Residents of Gwinnett County made their voices heard about the 287g program, which allows the sheriff’s office to enforce federal immigration law, this week. More than 100 people showed up to a six-member panel about the program holding signs both for and against it.
The audience at the auditorium of the Gwinnett Justice and Administration building repeatedly interrupted panelists.
Hours prior to the event, immigrant rights groups declined to participate because D.A. King was on the panel representing Gwinnett County. King, a self-described nationalist, is founder of the Dustin Inman Society. The Southern Poverty Law Center identifies the organization as a hate group.
“By choosing D.A. King as its official spokesperson, the Gwinnett County Sheriff’s Office has blatantly shown that it operates on a platform of racism and complete disregard of any immigrant rights,” said the Atlanta chapter of the Asian Americans Advancing Justice in a press release.
State Rep. Brenda Lopez Romero, also on the panel, questioned King’s presence and made reference to his gambling conviction.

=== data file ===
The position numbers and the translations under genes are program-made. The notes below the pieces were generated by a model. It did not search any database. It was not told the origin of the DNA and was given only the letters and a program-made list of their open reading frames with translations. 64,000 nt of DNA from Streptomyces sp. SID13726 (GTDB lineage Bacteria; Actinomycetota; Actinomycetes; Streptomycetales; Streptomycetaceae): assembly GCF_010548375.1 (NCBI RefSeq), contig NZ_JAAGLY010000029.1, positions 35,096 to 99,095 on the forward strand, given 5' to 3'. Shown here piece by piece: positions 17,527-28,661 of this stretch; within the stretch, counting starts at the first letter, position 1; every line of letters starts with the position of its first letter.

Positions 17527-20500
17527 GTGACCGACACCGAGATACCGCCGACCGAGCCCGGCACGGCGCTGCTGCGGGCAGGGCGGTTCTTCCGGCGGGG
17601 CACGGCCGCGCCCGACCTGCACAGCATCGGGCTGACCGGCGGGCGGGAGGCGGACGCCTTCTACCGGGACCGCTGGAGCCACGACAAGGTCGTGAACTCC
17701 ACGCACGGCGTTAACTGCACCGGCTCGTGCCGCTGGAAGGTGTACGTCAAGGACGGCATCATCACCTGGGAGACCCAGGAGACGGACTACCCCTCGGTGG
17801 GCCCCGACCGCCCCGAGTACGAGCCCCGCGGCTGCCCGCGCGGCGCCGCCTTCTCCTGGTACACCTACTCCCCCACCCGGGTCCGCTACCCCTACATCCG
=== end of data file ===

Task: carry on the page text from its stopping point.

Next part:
“That is my deep concern that the Sheriff’s Department would invite someone who would speak on their behalf an individual that on this panel to my personal knowledge is the only one that’s a convicted felon,” she said.
In his opening statement, King shared his definition of the word immigrant.
“An immigrant is someone who comes here lawfully with the intention of permanent residence,” he said. “You are going to hear that no one is illegal. Which is false.”
Gwinnett Commissioner Marlene Fosque organized the event.
“My goal was to bring together people – Gwinnett County panelists and residents – to have a dialogue,” she said.
In May, the Sheriff’s office renewed the 287g program with Immigration and Customs Enforcement, through June of 2020. Other agencies in Georgia that have the program include Cobb County, Hall County and the Georgia Department of Corrections.